As part of this debt financing, Athilon entered agreements, referred to as trust indentures (indentures), with two separate Trustees, who serve as third-party administrators of the issuance of the securities. An indenture is essentially a written agreement that bestows legal title of the securities in a single Trustee to protect the interests of individual investors who may be numerous or unknown to each other (see generally George G. Bogert & George T. Bogert, The Law of Trusts and Trustees § 250 at 280 [2d ed. rev. 1992] ). As is typical of these agreements, the Athilon indentures set forth Athilon's obligations as the issuer of the securities, the securityholders' rights and remedies in the case of Athilon's default on the provisions of the indenture, and the duties and obligations of the Trustee (see Thomas Lee Hazen, The Law of Securities Regulation § 19.1 at 467 [6th ed.], citing 15 USC § 77ccc  [“The contract, or ‘indenture,’ identifies the rights of all parties concerned, as well as the duties of the trustee (a third-party administrator), the obligations of the borrower, and the remedies available to the investors”] ).
Deutsche Bank Trust Company serves as Trustee under the indenture governing subordinated notes, and The Bank of New York serves as Trustee pursuant to the indenture governing senior subordinated notes (see Quadrant Structured Prods. Co., Ltd. v. Vertin, 106 A.3d 992, 994–95, 2013 WL 5962813, at *2, 2013 Del. LEXIS 570, at *5 [Nov. 7, 2013, No. 338, 2012] ).
By 2008, Athilon had undertaken $50 billion in nominal credit default risk, far exceeding its $700 million in capital reserves, which consisted of the $100 million in equity and $600 million in security debt. Quadrant contends that at this rate a mere 0.2% loss on the collateralized debt obligations covered by Athilon's credit default swaps would strip Athilon of its equity and render it insolvent. Indeed, in the aftermath of the 2008 financial crisis, in early 2009, Athilon and its subsidiary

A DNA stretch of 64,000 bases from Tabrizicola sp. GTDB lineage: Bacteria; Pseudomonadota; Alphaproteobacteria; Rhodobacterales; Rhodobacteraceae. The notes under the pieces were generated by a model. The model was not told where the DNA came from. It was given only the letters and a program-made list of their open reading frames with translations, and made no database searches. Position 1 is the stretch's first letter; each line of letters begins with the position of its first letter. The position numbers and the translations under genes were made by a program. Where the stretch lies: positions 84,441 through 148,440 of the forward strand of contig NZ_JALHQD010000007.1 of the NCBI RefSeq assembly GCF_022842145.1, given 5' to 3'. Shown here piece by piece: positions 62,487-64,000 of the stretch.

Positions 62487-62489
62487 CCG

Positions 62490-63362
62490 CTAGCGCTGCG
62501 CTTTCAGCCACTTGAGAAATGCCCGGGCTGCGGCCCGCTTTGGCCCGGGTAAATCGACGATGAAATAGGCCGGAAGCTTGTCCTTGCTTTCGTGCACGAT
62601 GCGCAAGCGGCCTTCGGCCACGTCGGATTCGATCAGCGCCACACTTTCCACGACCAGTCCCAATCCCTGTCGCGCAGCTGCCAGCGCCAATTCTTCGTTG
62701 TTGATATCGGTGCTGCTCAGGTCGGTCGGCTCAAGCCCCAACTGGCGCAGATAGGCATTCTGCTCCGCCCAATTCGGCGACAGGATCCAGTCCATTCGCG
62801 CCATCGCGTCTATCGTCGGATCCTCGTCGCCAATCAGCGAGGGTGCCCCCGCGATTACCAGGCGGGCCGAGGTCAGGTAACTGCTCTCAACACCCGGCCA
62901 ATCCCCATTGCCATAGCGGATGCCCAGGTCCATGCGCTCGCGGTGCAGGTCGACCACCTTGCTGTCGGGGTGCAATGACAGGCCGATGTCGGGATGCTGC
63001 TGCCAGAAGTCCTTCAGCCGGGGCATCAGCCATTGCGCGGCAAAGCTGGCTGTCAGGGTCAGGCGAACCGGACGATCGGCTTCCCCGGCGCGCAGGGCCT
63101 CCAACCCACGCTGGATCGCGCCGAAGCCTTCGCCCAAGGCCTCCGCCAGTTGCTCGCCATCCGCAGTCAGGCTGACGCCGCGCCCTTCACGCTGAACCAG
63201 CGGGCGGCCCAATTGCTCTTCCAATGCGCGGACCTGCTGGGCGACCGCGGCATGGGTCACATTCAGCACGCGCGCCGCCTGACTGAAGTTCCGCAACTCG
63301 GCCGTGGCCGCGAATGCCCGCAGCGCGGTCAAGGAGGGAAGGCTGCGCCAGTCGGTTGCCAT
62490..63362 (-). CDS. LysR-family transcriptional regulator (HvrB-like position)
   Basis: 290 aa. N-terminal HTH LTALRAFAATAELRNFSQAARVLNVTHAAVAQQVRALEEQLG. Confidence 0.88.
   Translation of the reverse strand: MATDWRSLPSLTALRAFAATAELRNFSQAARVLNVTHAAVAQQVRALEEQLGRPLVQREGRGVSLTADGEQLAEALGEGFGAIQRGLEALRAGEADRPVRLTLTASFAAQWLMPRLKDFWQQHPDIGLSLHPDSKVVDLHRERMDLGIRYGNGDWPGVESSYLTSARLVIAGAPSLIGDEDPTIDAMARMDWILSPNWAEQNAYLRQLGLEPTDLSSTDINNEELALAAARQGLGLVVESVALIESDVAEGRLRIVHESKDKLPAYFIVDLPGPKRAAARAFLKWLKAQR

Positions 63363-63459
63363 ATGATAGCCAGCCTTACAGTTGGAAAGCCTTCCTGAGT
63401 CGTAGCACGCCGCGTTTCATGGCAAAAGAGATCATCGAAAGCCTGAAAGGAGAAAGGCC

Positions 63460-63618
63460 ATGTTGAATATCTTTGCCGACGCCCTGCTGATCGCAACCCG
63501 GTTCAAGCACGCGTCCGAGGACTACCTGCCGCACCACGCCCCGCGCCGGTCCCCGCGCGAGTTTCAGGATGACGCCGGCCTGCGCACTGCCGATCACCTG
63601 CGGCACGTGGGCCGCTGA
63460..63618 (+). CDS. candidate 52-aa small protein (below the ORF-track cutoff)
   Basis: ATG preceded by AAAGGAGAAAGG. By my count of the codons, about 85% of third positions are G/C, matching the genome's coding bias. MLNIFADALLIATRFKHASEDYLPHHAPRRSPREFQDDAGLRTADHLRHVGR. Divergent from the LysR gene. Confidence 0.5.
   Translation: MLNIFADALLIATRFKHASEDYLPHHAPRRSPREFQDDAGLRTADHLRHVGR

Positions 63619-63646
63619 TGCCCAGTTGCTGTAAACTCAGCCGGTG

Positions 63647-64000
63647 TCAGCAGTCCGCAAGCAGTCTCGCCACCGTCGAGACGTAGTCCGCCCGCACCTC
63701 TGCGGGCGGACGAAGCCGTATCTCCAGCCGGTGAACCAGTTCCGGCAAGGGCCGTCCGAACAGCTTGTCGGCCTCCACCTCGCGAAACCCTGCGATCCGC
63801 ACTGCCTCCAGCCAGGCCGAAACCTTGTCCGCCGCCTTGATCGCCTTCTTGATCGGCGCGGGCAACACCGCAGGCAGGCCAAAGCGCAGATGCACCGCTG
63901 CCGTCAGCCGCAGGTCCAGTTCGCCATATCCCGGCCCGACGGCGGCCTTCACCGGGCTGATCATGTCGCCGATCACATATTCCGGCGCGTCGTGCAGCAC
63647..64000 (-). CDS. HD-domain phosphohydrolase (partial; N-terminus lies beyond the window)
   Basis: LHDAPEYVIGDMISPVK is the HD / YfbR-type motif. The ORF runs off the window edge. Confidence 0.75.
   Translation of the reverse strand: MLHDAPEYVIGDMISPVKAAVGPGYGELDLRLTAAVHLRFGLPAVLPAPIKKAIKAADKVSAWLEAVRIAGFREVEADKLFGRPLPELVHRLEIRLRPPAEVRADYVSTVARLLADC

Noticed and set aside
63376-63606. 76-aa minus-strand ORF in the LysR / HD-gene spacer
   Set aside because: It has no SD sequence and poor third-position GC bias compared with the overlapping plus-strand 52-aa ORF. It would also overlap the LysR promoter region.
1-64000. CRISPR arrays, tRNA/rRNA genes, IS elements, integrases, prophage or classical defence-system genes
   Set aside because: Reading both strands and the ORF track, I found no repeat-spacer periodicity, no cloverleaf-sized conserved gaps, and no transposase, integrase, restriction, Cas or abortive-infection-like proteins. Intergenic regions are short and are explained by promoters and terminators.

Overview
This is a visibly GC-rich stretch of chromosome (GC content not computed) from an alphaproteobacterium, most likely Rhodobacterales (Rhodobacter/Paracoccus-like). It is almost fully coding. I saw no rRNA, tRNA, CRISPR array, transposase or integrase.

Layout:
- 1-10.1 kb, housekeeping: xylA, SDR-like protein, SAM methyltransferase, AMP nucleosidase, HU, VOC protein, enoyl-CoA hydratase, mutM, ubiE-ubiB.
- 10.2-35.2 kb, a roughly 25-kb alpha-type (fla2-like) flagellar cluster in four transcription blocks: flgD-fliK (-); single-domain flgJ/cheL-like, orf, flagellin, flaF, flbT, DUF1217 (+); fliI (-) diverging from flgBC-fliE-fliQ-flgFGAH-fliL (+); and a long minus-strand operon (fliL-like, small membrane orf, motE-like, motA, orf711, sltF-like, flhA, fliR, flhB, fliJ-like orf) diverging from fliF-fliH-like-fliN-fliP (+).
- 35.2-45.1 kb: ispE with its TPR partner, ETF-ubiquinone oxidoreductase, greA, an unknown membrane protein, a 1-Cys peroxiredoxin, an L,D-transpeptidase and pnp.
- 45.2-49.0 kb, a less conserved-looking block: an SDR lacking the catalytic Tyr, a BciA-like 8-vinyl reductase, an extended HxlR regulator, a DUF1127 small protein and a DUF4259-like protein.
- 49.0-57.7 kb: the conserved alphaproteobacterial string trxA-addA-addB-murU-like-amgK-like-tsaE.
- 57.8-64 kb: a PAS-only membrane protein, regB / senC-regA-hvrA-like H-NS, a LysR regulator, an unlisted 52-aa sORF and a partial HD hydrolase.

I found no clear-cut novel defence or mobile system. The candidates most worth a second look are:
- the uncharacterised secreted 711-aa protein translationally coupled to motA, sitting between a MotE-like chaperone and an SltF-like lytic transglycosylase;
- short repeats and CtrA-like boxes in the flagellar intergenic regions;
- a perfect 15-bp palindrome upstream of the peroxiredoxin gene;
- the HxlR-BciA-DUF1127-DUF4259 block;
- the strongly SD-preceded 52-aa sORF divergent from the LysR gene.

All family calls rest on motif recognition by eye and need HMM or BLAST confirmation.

A collateralized debt obligation is a type of asset-backed security (see Neal Deckant, X. Reforms of Collateralized Debt Obligations: Enforcement, Accounting and Regulatory Proposals, 29 Rev. Banking & Fin. L. 79, 80  ). The underlying assets are “pooled together, split into subordinated repayment rights (‘tranches'), rated by a credit rating agency and sold to investors” (see Neal Deckant, Criticisms of Collateralized Debt Obligations in the Wake of the Goldman Sachs Scandal, 30 Rev. Banking & Fin. L. 407, 410  [citation omitted] ).
sustained several suspension events and entered into runoff mode as per its operating guidelines.
In October 2011, Quadrant sued Athilon, Athilon's officers and directors, EBF, and EBF affiliate Athilon Structured Investment Advisors LLC (ASIA), asserting various counts directly and derivatively as a creditor of Athilon. Quadrant asserted claims for breaches of fiduciary duty, seeking damages and injunctive relief, and also asserted fraudulent transfer claims against EBF and ASIA. According to Quadrant, EBF acquired Athilon in 2010, and controls the Athilon Board by virtue of having installed its board members. Quadrant claimed that the Board failed to preserve Athilon's value in anticipation of liquidation in 2014 when the last credit swap was set to expire, and instead took actions in direct contravention of its duties, but which favored EBF and its affiliate. Specifically, Quadrant alleged that the EBF-controlled Board paid interest on the junior notes, notwithstanding that Athilon agreed to defer interest payments on these notes and that junior notes would not receive a return during liquidation. As a consequence, EBF received payment on its junior notes, to the detriment of senior subordinated securities, including Quadrant's subordinated notes. Quadrant also alleged the Board paid ASIA above-market-rate service fees to manage Athilon's day-to-day operations.
The Court of Chancery characterized Athilon's investment strategy as “high risk” and “contrary to the terms of Athilon's governing documents,” which was designed to ensure EBF benefitted financially, regardless of the risk associated with the investment, and regardless of the status of the EBF junior notes (Quadrant Structured Prods. Co., Ltd. v. Vertin, 2013 WL 3233130, at *2, 2013 Del. Ch. LEXIS 152, at *7 [June 20, 2013, CA No. 6990–VCL] ). All the while, the owners of the senior notes suffered the loss of the failed high-risk investment.